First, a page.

New case against jailed Kremlin critic Navalny goes to court next week
(Reuters) - Moscow's city court will hold a hearing on May 31 in a new case against jailed Kremlin critic Alexei Navalny, according to official documents posted online, on charges that could keep him in prison for decades.
Navalny, who rose to prominence by lampooning President Vladimir Putin's elite and alleging vast corruption, said last month that an "absurd" terrorism case had been opened against him that could see him sentenced to a further 30 years in jail.
Russia has already all but extinguished domestic political opposition and civil society under Putin. But since invading Ukraine early last year, it has sought to snuff out all vestiges of dissent with new censorship laws and long jail terms for those publicly opposing the war.
Navalny, who says Russia will lose a war that he says has inflicted pain on millions of innocent Ukrainians, is already serving combined sentences of 11-1/2 years for fraud and contempt of court in a maximum-security penal colony, on charges that he says were trumped up to silence him.
His campaigning organisations and his flagship Anti-Corruption Fund have been banned in Russia as "extremist".
The court record said the charges against Navalny, a former lawyer, related to six different articles of the Russian criminal code:
- rehabilitation of Nazism
- creation of an extremist organisation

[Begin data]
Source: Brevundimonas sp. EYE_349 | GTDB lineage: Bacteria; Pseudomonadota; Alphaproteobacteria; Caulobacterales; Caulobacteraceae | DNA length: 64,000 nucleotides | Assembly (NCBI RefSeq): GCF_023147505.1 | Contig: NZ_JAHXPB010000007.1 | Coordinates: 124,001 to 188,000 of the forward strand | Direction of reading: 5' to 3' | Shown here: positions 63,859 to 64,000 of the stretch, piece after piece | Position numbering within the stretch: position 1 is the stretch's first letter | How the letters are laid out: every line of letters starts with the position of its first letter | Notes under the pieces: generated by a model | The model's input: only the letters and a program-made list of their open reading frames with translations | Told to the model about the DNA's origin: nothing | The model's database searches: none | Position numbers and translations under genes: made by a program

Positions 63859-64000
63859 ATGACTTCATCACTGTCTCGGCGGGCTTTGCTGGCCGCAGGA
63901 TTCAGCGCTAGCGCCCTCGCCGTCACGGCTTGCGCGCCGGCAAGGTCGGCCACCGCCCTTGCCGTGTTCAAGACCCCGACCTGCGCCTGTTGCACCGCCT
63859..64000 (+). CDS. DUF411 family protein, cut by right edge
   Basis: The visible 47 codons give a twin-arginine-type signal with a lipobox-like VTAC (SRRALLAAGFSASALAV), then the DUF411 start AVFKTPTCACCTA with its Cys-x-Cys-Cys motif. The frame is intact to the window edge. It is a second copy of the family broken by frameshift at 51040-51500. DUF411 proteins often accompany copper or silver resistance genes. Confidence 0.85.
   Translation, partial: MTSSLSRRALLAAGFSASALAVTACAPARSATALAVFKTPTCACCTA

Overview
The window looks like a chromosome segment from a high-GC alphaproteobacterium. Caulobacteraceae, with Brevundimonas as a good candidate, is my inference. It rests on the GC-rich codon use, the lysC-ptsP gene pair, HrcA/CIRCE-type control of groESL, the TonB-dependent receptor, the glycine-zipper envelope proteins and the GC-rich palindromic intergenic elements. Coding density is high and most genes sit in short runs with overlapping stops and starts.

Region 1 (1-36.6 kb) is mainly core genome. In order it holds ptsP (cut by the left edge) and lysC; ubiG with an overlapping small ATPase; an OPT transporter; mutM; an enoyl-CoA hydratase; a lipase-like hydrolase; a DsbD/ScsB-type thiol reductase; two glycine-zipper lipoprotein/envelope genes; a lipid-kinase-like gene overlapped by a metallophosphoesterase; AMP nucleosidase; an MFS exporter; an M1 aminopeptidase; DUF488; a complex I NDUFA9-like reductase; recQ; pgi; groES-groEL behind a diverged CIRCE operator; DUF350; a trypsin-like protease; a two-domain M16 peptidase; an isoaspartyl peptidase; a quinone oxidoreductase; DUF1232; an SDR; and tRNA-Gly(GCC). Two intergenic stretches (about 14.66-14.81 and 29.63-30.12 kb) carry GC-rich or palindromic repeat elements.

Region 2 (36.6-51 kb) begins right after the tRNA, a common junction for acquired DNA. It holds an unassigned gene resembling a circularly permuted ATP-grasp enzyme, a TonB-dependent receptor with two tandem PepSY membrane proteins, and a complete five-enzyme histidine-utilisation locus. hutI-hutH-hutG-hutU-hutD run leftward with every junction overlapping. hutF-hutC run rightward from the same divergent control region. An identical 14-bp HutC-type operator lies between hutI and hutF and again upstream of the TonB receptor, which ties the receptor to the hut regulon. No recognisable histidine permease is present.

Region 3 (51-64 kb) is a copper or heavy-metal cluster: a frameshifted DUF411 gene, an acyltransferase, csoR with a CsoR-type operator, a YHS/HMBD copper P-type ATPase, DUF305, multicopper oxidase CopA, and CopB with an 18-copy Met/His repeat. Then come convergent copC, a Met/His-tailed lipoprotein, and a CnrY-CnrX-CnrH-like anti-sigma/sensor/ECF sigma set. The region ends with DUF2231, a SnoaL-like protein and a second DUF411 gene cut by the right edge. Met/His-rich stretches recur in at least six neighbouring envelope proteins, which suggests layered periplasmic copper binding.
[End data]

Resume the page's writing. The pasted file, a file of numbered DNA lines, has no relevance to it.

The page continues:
- making public appeals to commit extremist activity - covering two separate instances
- inducing citizens to break the law
- financing extremist activity
- involvement of a minor in the commission of acts endangering the life of a minor
In a tweet posted on his account by his supporters, Navalny wrote: "Well, Alexei, you're in some real trouble now ... The Prosecutor General's Office has officially provided me with 3,828 pages describing all the crimes I've committed while already imprisoned."
He said he had not been allowed to read the material to find out what exactly he was accused of because he was currently in solitary confinement - as he has been for much of his time in prison - and allowed only a mug and one book.
Navalny, 46, earned admiration from the disparate opposition for voluntarily returning to Russia in 2021 from Germany, where he had been treated for what Western laboratory tests showed was an attempt to poison him with a Soviet-era nerve agent. The Kremlin denied trying to kill him and said there was no evidence he had been poisoned with such a toxin.
It was not immediately clear which specific actions or incidents the charges referred to.
"Rehabilitation of Nazism" may refer to Navalny's declarations of support for Ukraine, whose government Russia accuses of embodying Nazi ideology - an accusation dismissed as baseless by Kyiv and its Western allies.
Last month, investigators formally linked Navalny supporters to the murder of Vladlen Tatarsky, a popular military blogger and supporter of Russia's military campaign in Ukraine who was killed by a bomb in St Petersburg last month.
Russia's National Anti-terrorism Committee (NAC) said Ukrainian intelligence had organised the bombing with help from Navalny's supporters.
This appeared to be a reference to the fact that a suspect arrested over the killing once registered to take part in an anti-Kremlin voting scheme promoted by Navalny's movement. Navalny allies denied any connection to the killing.
Navalny's supporters have called for worldwide demonstrations in his support on June 4, his birthday.
(Reporting by Reuters; Writing by Kevin Liffey; Editing by Mark Trevelyan and Frances Kerry)